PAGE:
Friday, 29 January 2010

Language Lessons from the DVLA

So, there I was, sitting on the sofa, trying to be productive by filling out the health section of the DVLA (Driver and Vehicle Licensing Agency) application.  It was going quite well.  I was denying I had all sorts of maladies and syndromes and feeling unusually healthy when question 9 stopped me and my black ink pen in its tracks:
Had I ever had, or currently suffer from, repeated attacks of sudden disabling giddiness?
This was a real question?  Using the definition my American brain had learned, the answer would have to be, unfortunately, yes.  Oh, horror.

Let's see.  There was the time when Chumley and I went wedding cake testing.  The shop was so generous, they gave us six pieces of cake, all slathered in different flavors of italian buttercream icing.  When I expressed interest in the ganache, the cake lady used a trowel to spade a massive portion of dark chocolate nirvana into a styrofoam carry-out (take away) container, and helpfully suggested we take it home.  Of course, I ate the most of the cake and the all ganache with the spork (spoon-fork) she helpfully included.  Next thing I know, Chumley claimed I was levatating off the couch.  I think I was flapping my wrists for some reason, but I really have no recollection of events before the massive sugar crash of 2008.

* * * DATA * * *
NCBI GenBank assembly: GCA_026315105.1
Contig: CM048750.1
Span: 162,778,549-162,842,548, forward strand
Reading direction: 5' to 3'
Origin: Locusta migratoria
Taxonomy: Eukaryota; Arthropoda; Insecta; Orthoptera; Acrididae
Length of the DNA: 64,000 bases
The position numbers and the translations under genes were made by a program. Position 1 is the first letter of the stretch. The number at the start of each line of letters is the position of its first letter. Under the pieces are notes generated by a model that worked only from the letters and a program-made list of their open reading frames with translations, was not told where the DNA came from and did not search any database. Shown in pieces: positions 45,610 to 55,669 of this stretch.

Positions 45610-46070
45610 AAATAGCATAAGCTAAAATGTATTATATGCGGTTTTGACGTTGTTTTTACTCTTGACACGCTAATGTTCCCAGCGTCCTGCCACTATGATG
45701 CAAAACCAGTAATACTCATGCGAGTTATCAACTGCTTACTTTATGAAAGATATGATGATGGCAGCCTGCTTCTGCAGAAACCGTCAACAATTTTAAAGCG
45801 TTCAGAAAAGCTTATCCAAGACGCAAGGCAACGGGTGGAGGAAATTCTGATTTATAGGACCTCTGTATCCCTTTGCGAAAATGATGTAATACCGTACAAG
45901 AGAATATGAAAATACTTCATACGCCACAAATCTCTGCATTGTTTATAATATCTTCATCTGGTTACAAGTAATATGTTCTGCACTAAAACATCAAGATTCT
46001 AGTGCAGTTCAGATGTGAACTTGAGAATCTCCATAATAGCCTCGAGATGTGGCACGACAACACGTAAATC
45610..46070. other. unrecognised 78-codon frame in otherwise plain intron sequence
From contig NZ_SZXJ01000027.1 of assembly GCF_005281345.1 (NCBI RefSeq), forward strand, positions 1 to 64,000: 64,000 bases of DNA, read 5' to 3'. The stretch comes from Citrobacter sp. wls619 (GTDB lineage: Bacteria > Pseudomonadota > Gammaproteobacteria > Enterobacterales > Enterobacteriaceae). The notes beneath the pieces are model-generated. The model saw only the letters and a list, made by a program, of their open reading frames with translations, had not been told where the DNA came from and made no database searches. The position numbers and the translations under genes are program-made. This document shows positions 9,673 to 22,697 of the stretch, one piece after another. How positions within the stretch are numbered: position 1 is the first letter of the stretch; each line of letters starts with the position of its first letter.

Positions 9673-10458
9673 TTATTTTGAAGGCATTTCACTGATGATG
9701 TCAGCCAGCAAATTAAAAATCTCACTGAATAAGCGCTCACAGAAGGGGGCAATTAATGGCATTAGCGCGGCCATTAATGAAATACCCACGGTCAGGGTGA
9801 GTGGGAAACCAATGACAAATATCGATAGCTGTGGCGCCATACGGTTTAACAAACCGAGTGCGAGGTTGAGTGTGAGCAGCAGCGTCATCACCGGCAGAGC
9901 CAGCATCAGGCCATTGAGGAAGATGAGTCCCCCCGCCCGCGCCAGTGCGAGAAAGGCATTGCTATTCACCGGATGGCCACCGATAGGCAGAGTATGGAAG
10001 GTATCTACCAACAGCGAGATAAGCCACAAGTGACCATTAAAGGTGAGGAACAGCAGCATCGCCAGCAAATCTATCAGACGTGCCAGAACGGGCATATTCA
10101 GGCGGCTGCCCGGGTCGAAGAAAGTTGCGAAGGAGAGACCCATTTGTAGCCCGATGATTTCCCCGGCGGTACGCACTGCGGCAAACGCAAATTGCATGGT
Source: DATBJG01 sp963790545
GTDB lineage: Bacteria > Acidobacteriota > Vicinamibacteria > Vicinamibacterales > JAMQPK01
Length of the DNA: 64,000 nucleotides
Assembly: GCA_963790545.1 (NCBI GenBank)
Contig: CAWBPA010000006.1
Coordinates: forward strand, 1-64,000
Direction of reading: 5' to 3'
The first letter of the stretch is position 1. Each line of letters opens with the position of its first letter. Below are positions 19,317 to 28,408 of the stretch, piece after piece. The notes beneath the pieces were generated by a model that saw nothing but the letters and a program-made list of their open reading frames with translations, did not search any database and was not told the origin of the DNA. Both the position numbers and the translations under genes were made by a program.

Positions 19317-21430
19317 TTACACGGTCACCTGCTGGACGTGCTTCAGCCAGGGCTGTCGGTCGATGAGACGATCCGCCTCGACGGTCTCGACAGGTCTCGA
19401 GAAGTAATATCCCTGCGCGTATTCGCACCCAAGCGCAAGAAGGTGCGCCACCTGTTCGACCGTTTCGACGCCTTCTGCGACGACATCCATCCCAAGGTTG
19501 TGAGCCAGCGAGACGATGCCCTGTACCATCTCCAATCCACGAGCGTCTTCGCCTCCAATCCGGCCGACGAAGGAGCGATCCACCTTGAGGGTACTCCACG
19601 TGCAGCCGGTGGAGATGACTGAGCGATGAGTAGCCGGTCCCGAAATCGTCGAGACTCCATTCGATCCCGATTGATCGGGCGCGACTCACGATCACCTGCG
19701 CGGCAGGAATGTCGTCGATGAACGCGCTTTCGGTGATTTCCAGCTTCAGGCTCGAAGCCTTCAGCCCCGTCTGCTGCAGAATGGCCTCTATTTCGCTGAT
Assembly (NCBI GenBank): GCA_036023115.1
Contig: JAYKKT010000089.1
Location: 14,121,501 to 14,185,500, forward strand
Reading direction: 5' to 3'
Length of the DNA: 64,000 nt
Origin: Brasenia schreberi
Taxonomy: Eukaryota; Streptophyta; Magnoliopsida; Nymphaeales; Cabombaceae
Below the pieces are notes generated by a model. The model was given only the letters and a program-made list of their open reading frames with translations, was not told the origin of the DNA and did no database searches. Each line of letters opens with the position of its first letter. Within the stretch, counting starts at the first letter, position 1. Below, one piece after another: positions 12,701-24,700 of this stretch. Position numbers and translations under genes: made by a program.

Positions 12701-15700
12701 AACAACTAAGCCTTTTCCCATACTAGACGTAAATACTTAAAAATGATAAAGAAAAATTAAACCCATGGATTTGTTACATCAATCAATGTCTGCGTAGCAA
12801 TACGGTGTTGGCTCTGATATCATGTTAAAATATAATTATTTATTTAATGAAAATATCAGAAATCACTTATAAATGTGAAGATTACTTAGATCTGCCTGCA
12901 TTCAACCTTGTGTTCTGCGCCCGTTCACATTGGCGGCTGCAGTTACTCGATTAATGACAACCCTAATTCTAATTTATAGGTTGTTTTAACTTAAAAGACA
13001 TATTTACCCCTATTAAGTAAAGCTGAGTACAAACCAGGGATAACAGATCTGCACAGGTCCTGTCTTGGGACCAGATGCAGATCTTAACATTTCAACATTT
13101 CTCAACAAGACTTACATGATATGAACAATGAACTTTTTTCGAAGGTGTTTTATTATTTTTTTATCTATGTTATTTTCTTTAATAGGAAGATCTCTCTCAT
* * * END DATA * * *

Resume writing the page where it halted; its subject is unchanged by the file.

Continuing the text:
There was also the ugly Mountain Dew (US soft drink) incident of 2007, where I ignored my heightened sensitivity to caffeine and drank a 22-oz bottle of the high-wattage Code Red on a road trip.  Chumley insisted on listening to a CD by the Arctic Monkeys, and I apparently insisted on percussing him in time to the music with the empty soda bottle.  I am grateful he didn't screech to a halt and force me to do a ninja roll out of the vehicle.

Perhaps I was being too broad in my definition of "giddy."  I asked rational, emotionaly controlled Chumley if he thought I "suffered from repeated attacks of sudden disabling giddiness."  "Only when you come across a roadside fruit stand," he replied.  Drat.  He had not forgotten the incident shortly after our move to England where I screeched the brakes at the prospect of patronizing a massive pick your own fruit farm.  It's not as if I left skid marks on the road, for heaven's sake.  It was serious - they had loganberries. His whiplash only lasted a few hours, anyway.

This wasn't looking good.  I feared I would be barred from driving, purely on the basis of being suceptible to intense joie de vivre.  No wonder the motorways were filled with such grumps.

When in doubt, Chumley consults the atlas about all matters, regardless of their relevance to geography.  In moral quandaries, I consult the dictionary.  To my delight, Merriam-Webster has come to my rescue once again:

1a. Dizzy 1b. causing dizziness 1c.whirling rapidly.
2a. lightheartedly silly; 2b. joyfully elated.

I confess I am only familiar with two, above.  I may have whirled rapidly after the cake incident, but only verbally.  If I did dervish even a bit, it was in the living room and I posed no danger to anyone but Chumley.

Emotional motorists, unite!  I won't have to pursue my discrimination claim any further. I'm elated, but not joyfully enough to be giddy.


ChaChaneen said...

You had me at Loganberries! I brake for B-E-R-R-I-E-S! ha ha

This was so funny, thanks for sharing your UK living! Makes me laugh and laugh.

kathleen said...

I'm waiting for my provisional as we speak!! Frightened.